Bloggers campaigning against the cuts, WRB, and Workfare, and let’s not forget the NHS are, for the most part, being drowned out by the government’s propaganda machine, the output of which is circulated by the right-wing press and even the BBC (though the Workfare tide appears to be turning, if slowly, and the dishonesty behind the NHS screw-up has been rumbled).
Plus, to a large extent, we’re preaching to the converted.
Why not try to enlist our friends, subscribers, Twitter followers, and other readers to spread the word? I suggest, on appropriate posts, adding a footnote along these lines:-
“If you liked this, and agree with it, please copy it and email it to as many newspapers (I suggest the news desk or political editor), and politicians as you can (a prefatory note explaining what you’re doing and why would be useful), and be sure to include the URL so that anyone interested can respond. Thank you. “
If enough bloggers can be encouraged to do that, it should give us a louder voice. In theory, my blog reaches 583 people directly ( subscribers and Twitter followers), plus retweets, regular readers who neither subscribe nor use Twitter, and everyone else who comes across it, so I think the idea has legs if other bloggers get behind it. Even if not, I intend to do it.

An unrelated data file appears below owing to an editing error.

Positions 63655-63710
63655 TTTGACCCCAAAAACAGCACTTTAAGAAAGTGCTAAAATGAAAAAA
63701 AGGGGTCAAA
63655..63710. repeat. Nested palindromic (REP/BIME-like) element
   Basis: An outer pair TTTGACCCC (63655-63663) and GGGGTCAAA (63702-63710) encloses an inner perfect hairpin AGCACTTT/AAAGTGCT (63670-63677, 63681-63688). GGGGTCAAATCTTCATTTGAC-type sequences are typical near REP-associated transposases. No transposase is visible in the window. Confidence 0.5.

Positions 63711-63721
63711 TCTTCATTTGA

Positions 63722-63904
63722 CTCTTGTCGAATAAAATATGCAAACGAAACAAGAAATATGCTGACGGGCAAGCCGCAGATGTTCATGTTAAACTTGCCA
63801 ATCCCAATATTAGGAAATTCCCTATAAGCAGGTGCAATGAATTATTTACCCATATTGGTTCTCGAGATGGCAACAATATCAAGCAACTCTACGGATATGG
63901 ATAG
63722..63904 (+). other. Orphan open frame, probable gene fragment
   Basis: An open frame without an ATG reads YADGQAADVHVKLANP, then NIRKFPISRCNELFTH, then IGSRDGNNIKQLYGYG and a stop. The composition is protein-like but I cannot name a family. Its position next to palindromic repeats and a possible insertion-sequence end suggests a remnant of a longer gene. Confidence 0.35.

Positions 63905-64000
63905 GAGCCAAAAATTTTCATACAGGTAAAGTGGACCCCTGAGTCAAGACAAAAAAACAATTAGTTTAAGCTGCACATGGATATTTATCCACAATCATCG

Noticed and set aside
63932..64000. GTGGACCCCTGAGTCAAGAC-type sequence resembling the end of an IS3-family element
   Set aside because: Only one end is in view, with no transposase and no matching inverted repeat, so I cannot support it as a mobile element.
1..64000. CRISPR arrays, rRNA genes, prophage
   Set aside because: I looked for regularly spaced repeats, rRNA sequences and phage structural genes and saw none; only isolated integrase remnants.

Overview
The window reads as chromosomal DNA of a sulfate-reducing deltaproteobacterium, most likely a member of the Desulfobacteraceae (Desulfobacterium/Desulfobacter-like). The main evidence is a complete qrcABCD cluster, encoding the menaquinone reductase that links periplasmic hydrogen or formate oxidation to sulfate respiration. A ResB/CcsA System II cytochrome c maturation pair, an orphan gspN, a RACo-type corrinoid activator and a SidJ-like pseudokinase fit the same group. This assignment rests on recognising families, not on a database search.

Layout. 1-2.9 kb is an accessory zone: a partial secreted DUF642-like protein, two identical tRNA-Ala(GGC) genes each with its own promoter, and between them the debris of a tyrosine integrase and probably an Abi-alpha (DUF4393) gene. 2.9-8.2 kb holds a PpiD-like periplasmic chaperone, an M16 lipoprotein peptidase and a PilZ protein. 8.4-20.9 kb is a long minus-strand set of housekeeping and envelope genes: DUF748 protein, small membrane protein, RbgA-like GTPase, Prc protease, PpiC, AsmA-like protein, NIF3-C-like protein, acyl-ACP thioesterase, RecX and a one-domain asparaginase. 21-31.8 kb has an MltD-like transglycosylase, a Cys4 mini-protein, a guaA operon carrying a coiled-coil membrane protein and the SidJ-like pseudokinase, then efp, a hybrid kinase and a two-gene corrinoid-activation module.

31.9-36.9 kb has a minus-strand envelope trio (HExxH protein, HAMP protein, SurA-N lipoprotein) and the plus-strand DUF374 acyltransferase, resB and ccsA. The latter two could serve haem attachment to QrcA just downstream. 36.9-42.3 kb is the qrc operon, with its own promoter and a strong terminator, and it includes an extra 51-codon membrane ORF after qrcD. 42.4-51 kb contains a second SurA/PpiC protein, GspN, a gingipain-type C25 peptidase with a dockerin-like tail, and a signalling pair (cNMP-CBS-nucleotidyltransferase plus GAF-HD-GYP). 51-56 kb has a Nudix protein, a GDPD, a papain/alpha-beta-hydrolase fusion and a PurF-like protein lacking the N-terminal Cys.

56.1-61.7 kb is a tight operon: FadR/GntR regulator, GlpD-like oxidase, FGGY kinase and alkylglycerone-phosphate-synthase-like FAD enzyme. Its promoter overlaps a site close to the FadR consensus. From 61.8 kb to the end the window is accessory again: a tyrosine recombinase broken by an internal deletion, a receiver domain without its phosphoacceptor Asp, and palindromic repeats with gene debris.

And I think putting a copy in front of people may well be more effective than simply tweeting a link, though doing that too couldn’t hurt, of course, especially for those who would rather remain anonymous.
I know many will be concerned about waiving their copyright, but in this instance I think it’s justified. And, if felt desirable, a rider could he added:-
NB: This applies only to posts bearing this request: normal copyright law applies elsewhere.
Though I think the majority of people will realise that anyway. There might be an argument to be made that sending out copies rather than links damages the stats, but I think that reaching a wider audience is worth it, especially as, for the most part, the recipients will be people who wouldn’t have read your blog anyway, but might well do so in the future. I really can’t see a downside, and it costs nobody anything but a little time.
The alternative, copying our own stuff to newspapers and MPs, rather smacks of self-promotion. I think it will have more impact coming from an uninvolved third party.